In the third book in the Alcatraz series, Alcatraz finally gets to visit his home country of Nalhalla. Of course, life is tumultuous from the start with the Evil Librarians trying to forge a peace treaty with the Free Kingdoms, Alcatraz trying to figure out what his relationship should be with his newly-found father, and Bastille having to face trial with the Knights of Crystallia for the loss of her sword (way back in the first book).As in all the Alcatraz books, humour abounds throughout this novel. Sanderson continues to write characters full of quirks, snark, and increasingly bizarre Talents. He also develops the relationship between the characters and Alcatraz and Bastille continue to bond. Of course the over-arching mystery of just what Alcatraz's mother and the Evil Librarians are plotting continues to deepen and while a few clues are dropped in this book, the big bad plan continues to remain a mystery. Of course, Sanderson continues to include many meta moments in the book which are thoroughly entertaining. And as always, there are wonderful quips about librarians. My favourite in this novel was the following:Now, you may have gotten the impression that there are absolutely no uses for Librarians. I'm sorry if I implied that. Librarians are very useful. For instance, they are useful if you are fishing for sharks and need some bait. They're also useful for throwing out windows to test the effects of concrete impact on horn-rimmed glasses. If you have enough Librarians, you can build bridges out of them. (Just like witches.)An amusing continuation of the series.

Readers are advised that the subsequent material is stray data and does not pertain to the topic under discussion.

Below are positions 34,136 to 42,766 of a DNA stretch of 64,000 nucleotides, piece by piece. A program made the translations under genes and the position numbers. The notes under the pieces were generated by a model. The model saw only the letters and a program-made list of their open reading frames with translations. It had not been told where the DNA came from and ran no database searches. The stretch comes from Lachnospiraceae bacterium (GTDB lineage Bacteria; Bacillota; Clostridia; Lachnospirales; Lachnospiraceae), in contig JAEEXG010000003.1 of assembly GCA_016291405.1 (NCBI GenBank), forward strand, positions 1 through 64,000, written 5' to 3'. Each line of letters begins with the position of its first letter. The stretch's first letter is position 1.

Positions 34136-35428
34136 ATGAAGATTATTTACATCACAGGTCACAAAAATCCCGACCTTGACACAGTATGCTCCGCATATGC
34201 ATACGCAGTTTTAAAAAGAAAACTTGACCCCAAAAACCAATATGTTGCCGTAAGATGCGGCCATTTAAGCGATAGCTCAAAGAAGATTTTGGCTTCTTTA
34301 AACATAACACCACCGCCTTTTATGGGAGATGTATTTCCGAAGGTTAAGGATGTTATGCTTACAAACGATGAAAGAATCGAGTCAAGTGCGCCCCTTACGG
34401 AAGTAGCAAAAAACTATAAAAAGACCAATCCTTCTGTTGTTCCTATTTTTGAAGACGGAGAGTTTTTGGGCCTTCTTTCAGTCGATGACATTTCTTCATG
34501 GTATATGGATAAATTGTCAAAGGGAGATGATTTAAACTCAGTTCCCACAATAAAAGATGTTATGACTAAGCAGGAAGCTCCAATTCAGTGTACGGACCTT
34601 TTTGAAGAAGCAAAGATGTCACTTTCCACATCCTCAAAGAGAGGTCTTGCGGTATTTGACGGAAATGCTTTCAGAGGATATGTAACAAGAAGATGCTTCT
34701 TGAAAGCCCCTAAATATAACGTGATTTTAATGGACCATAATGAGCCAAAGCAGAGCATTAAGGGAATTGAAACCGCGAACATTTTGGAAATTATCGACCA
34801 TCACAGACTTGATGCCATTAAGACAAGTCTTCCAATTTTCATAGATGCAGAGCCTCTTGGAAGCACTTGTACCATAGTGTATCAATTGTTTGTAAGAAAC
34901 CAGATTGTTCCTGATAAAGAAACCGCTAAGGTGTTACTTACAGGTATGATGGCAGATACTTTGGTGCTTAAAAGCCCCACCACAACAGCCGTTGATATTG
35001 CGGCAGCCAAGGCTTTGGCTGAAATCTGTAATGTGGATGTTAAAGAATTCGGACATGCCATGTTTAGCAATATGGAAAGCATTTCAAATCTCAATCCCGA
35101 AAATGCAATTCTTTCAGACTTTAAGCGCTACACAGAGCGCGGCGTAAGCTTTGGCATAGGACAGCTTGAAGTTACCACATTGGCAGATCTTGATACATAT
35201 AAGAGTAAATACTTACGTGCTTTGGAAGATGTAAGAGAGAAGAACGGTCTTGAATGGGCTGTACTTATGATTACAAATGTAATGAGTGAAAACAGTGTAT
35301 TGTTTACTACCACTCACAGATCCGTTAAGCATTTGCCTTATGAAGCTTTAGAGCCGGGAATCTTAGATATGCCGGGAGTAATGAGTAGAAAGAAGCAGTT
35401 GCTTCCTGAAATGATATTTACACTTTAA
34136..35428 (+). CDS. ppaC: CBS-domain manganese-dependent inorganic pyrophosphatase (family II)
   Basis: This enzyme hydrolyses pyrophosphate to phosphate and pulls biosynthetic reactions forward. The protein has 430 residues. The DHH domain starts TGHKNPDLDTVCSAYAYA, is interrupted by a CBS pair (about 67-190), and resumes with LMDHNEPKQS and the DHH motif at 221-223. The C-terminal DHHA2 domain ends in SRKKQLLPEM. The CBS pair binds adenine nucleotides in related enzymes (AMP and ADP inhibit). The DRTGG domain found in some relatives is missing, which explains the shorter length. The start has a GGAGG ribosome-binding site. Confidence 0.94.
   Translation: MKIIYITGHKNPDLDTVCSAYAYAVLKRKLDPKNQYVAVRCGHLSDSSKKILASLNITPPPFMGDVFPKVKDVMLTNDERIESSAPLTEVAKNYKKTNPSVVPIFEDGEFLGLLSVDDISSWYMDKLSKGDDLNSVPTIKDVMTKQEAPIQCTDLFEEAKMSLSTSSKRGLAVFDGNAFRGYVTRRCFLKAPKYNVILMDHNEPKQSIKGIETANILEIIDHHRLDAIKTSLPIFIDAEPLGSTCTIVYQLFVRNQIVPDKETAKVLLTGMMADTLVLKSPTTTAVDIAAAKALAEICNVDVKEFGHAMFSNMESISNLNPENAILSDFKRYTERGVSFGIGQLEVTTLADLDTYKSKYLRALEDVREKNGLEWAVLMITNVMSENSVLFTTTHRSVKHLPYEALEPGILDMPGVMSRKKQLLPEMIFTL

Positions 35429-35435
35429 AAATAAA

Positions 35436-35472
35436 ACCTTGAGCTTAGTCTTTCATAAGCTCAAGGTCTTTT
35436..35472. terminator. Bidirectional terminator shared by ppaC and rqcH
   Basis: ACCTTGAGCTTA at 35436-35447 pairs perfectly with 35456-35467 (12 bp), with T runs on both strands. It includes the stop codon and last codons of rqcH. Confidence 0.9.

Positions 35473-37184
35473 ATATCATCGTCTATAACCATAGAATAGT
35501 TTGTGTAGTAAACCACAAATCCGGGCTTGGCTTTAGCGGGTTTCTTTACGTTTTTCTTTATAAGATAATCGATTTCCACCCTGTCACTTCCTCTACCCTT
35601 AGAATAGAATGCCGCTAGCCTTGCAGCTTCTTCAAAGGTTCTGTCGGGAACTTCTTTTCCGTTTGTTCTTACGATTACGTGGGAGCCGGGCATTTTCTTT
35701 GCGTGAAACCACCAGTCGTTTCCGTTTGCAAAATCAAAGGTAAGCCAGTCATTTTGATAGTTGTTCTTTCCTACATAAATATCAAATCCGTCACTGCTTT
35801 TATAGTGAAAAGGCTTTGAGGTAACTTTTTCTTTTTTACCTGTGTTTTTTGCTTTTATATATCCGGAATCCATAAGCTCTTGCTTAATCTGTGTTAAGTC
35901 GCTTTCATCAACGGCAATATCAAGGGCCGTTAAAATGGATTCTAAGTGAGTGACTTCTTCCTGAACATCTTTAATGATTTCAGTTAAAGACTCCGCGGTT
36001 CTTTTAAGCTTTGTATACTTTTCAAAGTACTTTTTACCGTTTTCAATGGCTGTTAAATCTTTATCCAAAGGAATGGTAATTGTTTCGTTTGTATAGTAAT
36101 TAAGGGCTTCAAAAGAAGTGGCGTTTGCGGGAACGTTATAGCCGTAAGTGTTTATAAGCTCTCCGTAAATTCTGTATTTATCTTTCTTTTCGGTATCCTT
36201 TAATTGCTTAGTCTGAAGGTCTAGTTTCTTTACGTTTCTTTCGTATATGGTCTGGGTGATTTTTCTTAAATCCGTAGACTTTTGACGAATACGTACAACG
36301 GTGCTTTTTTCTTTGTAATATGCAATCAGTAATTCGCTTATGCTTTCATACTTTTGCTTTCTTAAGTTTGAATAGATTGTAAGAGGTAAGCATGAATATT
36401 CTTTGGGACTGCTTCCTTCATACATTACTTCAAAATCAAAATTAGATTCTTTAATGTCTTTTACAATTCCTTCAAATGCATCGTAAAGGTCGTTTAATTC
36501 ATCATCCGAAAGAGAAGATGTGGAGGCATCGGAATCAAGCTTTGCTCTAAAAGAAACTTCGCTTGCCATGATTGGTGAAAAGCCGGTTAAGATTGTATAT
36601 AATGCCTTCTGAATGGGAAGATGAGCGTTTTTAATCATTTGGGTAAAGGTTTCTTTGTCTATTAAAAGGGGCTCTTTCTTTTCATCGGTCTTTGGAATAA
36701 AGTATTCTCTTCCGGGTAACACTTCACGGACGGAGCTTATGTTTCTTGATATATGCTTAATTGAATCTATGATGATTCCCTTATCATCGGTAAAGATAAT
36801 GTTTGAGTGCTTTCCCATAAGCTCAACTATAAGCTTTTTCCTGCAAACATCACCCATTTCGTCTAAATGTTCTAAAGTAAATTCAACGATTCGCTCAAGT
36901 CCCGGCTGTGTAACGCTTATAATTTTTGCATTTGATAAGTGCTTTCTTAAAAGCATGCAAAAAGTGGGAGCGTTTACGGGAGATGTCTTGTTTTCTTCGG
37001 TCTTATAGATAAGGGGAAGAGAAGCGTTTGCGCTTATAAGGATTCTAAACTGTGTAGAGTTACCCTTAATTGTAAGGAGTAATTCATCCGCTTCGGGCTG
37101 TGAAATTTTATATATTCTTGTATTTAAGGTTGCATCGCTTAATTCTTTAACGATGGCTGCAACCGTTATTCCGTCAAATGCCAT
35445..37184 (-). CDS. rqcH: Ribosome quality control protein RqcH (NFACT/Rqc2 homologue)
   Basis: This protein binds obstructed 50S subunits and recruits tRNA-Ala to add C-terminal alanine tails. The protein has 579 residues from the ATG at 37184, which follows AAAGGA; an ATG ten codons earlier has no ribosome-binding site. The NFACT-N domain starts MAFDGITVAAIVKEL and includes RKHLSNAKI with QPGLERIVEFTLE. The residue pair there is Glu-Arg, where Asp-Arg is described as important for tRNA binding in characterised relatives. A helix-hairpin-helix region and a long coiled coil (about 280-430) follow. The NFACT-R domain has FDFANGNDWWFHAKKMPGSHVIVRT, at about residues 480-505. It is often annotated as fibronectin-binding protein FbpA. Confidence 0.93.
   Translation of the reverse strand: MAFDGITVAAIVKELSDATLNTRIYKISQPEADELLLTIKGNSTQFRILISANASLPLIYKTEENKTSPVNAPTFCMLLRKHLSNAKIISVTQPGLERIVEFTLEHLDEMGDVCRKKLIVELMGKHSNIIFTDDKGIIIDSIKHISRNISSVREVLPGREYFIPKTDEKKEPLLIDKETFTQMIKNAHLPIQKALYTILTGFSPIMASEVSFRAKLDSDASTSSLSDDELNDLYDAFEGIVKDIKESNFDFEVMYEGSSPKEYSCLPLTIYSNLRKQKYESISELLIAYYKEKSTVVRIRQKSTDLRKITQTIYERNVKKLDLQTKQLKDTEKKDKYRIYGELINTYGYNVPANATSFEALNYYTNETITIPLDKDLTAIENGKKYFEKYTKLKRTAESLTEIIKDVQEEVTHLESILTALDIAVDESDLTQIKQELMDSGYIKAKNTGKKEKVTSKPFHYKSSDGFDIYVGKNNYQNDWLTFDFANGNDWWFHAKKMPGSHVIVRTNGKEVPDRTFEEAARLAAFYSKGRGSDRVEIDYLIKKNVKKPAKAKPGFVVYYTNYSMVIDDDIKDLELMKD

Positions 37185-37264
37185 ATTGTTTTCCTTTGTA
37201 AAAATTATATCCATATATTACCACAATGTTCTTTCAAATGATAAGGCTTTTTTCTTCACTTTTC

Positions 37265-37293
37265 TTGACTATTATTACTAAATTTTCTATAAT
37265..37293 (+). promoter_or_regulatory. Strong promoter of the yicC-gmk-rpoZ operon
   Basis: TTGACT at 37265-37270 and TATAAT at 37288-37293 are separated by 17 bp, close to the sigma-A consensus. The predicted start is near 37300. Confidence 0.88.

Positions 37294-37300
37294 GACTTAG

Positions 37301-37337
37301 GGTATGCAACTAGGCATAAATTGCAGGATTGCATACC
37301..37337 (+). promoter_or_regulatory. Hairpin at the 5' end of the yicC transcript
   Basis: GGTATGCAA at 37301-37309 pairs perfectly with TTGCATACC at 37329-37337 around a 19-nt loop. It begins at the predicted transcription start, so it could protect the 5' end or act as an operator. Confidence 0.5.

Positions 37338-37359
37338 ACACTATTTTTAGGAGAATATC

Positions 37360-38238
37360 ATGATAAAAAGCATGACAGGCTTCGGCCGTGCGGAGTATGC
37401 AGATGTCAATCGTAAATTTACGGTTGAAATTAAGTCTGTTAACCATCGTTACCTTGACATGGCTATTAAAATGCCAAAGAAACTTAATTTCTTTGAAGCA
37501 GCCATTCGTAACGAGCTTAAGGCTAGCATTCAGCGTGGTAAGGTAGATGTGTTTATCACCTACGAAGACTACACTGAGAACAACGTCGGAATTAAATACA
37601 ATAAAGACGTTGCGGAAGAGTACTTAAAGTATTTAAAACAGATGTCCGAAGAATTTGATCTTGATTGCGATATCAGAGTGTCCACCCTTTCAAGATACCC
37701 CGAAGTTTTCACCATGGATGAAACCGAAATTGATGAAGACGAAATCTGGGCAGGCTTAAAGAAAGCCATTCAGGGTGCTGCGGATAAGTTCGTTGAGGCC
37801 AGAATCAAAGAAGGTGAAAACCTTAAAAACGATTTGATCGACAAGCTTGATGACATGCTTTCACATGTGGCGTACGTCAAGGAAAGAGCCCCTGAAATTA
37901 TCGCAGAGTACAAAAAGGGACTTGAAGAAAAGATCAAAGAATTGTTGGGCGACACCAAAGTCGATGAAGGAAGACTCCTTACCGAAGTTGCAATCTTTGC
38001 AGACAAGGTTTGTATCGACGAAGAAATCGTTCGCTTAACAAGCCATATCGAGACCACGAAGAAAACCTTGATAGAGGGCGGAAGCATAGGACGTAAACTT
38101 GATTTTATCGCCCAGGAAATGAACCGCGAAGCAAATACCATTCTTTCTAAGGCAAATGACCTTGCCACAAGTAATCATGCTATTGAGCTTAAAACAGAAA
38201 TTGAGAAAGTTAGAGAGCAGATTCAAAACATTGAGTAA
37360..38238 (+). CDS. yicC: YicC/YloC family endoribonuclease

• (5/5)
    A quick fast-paced read. More wit and adventure as Alcatraz tries to stop the evil librarians. More plot twists are added, gearing up for the final volumes.